I have a deep respect and sense of wonder for species that need to kill in order to survive. This is a concept that we as humans have been disconnected from for thousands of years. As long as I can remember, I have felt a sense of great joy when trying to understand how large predators were able to make a living.
I was brought up in coastal New England, an area with a rich maritime history, and at an early age I gravitated towards marine predators with a special interest in sharks. I can vividly remember visiting the New England Aquarium as a child. It had a wall of shark silhouettes that depicted the life-size lengths of many species and on each visit I would spend time underneath this mural, purposely returning to experience the humbling feeling of being dwarfed by giants.
That feeling still courses through my veins, and I consider myself lucky to work on a variety of predatory species – including sharks – in ecosystems around the world. Broadly, my interests focus on the ecology of survival in sharks, both acutely (daily activities, life-history variation, and predator–prey interactions) and long-term (vulnerability and extinction risk). I am a generalist in that I use tools from multiple domains, although primarily behavioural and physiological tools to answer questions that are fundamental and applied by nature.
Despite the growing human pressures on biodiversity in the ocean, there are still locations that teem with life and contain a strong abundance of sharks that are otherwise rare or also highly threatened in other parts of their range. My research is conducted off south-eastern Japan, an area that boasts one of the strongest currents in the Pacific Ocean as well as one of the final aggregation locations for hammerhead sharks in the northern hemisphere.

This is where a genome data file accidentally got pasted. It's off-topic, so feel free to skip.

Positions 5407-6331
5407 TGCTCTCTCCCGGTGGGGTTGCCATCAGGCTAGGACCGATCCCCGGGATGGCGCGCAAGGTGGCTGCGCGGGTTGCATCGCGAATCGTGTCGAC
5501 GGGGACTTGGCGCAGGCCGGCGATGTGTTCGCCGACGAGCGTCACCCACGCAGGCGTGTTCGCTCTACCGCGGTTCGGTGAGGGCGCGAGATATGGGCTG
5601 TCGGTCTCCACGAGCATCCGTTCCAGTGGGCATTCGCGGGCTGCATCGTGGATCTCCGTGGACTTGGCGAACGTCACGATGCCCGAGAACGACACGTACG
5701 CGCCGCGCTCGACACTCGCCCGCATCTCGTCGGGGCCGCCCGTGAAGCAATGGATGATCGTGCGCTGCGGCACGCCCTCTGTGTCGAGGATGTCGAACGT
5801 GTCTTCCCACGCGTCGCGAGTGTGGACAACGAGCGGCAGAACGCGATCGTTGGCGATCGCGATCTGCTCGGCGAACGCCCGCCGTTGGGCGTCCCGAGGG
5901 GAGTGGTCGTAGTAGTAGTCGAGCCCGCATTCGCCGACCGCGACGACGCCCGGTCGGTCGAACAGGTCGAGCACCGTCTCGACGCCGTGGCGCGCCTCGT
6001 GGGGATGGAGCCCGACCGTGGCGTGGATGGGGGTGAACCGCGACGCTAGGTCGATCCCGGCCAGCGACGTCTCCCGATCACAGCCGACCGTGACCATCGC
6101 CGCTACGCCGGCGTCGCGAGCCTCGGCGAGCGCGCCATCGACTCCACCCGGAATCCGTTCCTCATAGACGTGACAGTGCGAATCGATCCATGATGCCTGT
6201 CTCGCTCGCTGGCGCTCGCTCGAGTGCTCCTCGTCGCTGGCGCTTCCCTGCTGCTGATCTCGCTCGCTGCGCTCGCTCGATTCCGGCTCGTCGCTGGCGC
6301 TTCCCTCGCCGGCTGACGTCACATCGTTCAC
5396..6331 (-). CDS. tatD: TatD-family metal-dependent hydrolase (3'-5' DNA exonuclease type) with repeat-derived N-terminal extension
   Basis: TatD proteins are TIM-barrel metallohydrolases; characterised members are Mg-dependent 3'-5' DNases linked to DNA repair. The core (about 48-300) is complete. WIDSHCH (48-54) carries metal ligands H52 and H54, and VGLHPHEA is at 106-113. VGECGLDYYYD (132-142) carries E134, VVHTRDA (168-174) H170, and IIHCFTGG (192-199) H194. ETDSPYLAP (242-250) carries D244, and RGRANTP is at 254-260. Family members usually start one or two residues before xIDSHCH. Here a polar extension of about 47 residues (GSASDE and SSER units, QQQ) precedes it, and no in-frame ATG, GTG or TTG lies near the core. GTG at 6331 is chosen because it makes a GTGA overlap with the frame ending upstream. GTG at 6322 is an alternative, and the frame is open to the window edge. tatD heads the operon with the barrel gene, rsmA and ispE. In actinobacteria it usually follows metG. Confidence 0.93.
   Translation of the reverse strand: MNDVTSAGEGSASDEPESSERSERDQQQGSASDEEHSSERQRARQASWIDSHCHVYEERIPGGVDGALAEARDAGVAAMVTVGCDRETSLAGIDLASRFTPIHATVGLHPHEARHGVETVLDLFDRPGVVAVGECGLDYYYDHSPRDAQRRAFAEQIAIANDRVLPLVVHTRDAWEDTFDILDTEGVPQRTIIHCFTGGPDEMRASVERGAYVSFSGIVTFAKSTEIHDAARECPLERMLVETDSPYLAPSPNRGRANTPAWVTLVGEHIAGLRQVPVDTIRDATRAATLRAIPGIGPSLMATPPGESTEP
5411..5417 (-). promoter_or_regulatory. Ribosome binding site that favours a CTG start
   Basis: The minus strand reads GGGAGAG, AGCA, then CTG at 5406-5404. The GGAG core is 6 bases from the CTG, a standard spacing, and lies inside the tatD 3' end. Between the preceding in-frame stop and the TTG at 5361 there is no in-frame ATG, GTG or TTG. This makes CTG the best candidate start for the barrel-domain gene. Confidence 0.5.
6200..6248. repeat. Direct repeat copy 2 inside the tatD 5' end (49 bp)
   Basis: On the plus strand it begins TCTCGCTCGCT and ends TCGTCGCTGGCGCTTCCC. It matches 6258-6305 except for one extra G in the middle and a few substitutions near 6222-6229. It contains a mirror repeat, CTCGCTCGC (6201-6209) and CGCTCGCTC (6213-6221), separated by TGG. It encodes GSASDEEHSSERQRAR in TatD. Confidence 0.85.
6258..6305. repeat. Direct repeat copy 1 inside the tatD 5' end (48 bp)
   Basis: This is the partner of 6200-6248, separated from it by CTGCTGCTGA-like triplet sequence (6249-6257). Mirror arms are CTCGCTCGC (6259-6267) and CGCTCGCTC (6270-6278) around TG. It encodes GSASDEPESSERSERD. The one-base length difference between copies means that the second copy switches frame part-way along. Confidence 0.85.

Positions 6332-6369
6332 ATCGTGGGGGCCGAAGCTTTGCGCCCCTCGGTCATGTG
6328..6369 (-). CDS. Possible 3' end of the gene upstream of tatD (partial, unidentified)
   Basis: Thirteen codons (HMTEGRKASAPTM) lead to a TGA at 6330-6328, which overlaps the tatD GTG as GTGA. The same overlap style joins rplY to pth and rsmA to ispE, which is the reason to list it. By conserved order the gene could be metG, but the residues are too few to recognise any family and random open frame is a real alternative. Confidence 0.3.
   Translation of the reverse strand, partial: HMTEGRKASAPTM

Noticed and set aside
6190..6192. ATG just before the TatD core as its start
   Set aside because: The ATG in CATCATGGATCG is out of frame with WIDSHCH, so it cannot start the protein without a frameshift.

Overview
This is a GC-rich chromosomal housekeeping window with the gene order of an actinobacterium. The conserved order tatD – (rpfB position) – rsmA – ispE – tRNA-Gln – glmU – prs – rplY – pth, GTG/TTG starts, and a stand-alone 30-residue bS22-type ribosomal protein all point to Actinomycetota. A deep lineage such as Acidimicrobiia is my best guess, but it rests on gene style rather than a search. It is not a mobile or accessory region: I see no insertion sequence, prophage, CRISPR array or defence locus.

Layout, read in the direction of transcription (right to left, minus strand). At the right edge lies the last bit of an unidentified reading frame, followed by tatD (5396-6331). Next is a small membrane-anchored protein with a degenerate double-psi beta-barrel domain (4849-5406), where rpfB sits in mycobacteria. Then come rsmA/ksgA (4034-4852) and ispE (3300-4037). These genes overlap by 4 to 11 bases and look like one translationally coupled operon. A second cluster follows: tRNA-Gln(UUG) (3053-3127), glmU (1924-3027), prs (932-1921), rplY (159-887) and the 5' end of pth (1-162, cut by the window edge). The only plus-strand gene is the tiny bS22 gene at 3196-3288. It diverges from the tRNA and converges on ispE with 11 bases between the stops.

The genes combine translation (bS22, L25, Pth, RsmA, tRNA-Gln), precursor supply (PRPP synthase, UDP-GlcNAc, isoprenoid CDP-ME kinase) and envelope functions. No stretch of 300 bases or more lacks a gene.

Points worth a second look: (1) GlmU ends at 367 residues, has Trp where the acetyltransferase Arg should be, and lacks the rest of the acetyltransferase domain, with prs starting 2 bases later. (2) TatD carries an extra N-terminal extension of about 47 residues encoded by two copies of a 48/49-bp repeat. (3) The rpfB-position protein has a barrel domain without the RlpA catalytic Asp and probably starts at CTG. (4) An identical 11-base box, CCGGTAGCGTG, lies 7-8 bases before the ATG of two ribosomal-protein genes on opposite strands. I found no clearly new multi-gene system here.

A global epicentre for technology and at the same time one of the world’s primary consumers of ocean-related food products, Japan is an important and inspirational location for marine conservation research, especially on sharks due to its proximity to the hub of the shark-fin trade. The features of our study location are comparable to those of places such as the Galapagos and Cocos Island: deep underwater crags and canyons, regions of cool oceanic upwelling, and high densities of large pelagic predators and fishes. It is these attributes that make shark research here challenging, but also highly rewarding.
I am interested in trying to describe, characterise and follow the movements of scalloped hammerheads throughout the summer in Japan and into the winter throughout the rest of Asia. My research team is both international and interdisciplinary, bringing together skills in animal ecology and tracking, energetics and metabolism, and social network theory in order to conduct new analyses of hammerhead shark behaviour over space and time. In particular, we will use a combination of passive acoustic telemetry and satellite-based tagging technology to answer questions about behavioural ecology, with the goal of advancing our knowledge of the risks that face these seemingly abundant yet threatened sharks in this part of the world. Telemetry tags will be attached to sharks in situ, utilising the breath-hold skills of world-class surfer and free-diver Mark Healey. My project also partners with Pangeaseed, an incredible organisation that uses art and education to raise awareness and rally support for sharks around the world.